Justin testifies how true love can overcome all circumstances on this Believe electro jam. He sings, "As long as you love me. We could be starving. We could be broke," which is a predicament the Canadian star is unlikely to encounter over the next few years. However, having experienced a childhood being raised by a single mother in low-income housing, Justin has experienced financial hardship.
The song features a rapped verse from "My Last
" rapper Big Sean, who is signed to Kanye West's G.O.O.D. label.
This shares a title with a 1997 international hit by the Backstreet Boys. The pop band took to Twitter to remind Beliebers that they were first. "I don't care who you are, where you're from, what you did #AsLongAsYouLoveMe," they wrote.
Justin persuaded producer Rodney Jerkins to add the dubstep-heavy sonics after a trip to London. The Canadian singer got hooked on dubstep during a trip to the UK, where the bass-driven type of electronic music is all over the radio.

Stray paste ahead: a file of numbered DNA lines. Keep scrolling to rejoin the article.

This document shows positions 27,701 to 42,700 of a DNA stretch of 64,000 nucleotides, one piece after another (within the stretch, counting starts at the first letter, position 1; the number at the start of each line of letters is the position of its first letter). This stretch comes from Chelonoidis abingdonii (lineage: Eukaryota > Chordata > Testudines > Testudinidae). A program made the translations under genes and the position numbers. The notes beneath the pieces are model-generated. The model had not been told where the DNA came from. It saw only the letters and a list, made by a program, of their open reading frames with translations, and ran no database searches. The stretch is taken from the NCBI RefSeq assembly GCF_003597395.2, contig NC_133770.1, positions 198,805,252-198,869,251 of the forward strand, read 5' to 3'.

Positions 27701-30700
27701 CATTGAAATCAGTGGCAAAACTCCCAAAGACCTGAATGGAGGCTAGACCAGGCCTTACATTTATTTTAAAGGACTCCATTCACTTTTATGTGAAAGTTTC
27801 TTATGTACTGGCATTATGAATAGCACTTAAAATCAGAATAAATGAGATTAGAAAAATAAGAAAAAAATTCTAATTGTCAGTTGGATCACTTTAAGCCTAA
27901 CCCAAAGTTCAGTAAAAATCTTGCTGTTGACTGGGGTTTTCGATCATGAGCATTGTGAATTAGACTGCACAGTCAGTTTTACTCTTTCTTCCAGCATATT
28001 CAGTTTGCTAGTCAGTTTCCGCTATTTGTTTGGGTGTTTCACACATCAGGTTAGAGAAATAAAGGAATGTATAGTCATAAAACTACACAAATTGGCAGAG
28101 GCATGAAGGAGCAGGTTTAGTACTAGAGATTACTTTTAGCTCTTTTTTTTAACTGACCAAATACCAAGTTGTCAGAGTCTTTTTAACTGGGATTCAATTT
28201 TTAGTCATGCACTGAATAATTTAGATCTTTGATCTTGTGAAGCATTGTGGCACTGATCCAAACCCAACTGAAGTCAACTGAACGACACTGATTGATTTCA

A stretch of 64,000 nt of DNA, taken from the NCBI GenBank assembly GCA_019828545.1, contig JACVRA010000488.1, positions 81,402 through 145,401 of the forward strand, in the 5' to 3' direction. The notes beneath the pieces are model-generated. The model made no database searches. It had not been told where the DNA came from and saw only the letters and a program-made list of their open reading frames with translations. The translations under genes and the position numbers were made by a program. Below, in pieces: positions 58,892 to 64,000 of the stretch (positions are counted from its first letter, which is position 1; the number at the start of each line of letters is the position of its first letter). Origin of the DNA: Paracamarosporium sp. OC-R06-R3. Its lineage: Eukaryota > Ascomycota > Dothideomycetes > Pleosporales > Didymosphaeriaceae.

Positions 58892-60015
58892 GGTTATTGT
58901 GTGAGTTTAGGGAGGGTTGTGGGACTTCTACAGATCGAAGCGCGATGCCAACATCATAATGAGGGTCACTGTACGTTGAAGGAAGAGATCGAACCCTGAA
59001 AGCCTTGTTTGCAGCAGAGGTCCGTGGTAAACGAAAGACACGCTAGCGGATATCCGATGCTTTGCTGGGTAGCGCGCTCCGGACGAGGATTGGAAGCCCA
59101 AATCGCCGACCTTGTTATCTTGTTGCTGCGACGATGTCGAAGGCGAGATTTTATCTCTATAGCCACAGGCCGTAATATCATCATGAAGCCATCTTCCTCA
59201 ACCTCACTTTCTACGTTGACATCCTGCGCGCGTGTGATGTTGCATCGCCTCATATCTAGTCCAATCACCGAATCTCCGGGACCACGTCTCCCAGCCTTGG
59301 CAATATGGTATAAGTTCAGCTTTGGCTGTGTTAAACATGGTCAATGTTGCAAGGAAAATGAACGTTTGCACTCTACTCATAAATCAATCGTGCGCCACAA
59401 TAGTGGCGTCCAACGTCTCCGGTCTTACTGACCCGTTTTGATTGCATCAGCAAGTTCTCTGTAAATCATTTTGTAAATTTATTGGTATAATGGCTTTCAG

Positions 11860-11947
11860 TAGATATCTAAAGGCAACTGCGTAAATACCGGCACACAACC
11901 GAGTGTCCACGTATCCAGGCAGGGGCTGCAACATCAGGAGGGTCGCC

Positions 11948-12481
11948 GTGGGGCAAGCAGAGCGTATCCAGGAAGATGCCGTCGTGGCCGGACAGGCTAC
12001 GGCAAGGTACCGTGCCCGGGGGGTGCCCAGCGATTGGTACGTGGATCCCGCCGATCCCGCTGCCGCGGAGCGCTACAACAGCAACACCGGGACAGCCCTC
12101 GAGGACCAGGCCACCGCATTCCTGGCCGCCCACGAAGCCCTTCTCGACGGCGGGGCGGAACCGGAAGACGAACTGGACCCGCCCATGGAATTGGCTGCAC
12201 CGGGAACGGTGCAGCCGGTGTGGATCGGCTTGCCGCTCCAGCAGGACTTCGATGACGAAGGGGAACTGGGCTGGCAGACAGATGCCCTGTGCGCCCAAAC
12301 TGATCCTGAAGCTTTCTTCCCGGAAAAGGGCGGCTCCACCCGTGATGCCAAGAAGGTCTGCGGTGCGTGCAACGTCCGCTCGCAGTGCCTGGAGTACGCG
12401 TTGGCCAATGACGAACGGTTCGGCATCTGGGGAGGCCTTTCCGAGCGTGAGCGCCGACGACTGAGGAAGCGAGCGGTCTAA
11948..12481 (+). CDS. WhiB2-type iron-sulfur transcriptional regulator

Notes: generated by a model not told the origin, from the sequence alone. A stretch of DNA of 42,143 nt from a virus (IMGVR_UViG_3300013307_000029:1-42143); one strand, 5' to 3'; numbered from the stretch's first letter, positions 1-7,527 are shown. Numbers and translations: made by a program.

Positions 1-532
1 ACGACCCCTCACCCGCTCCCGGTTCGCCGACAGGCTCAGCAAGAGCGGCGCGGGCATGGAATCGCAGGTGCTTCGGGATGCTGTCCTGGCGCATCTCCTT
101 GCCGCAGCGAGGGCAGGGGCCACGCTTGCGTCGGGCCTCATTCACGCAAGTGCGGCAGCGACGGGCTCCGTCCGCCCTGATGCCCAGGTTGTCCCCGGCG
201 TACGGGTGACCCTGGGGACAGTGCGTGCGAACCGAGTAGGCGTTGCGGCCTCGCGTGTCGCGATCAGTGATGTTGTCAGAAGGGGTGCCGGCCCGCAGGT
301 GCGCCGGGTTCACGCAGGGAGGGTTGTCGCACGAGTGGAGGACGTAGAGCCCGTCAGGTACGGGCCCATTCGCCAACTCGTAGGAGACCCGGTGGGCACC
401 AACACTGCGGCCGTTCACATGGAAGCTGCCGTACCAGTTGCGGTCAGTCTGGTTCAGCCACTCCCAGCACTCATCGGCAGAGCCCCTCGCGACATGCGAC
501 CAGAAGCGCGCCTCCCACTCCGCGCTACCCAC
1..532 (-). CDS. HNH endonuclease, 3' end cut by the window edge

Big Sean revealed to MTV News that on the same day he was recruited to work with Justin, the rapper got a call from an artist whose cussing content is the polar opposite to the Canadian pop star's PG lyrics. "It's crazy! I got a call from Gucci Mane the same day I got a call from Bieber and his people to do two different projects," he recalled. "It's tight that I can be a person that's so diverse that I can do both of those and it's not reaching. I'm still me... and I didn't compromise anything for Bieber. You know, I just didn't curse, which is easy. I don't have to curse every day."
The song's music video was directed by Anthony Mandler, who has worked with everyone from Rihanna to Usher. Actor Michael Madsen, who has also had notable roles in movies like Reservoir Dogs, Kill Bill and Sin City, stars in the clip alongside Justin and Big Sean.
Michael Madsen plays the disapproving father of Justin's love interest in the visual and ends up beating up the star after he ignores his request to stay away from his daughter. The actor told MTV News that Bieber was more concerned about having it look real than scared to take the hit. "He was very respectful, very respectful and decent to me," said Madsen. "I think he wanted it to be well-done. I don't think he was blowing it off. I think that I've been around enough to know I can tell if somebody isn't really doing their job or taking what they do seriously. And I could tell from early on in the morning that he was. He wanted it to be right."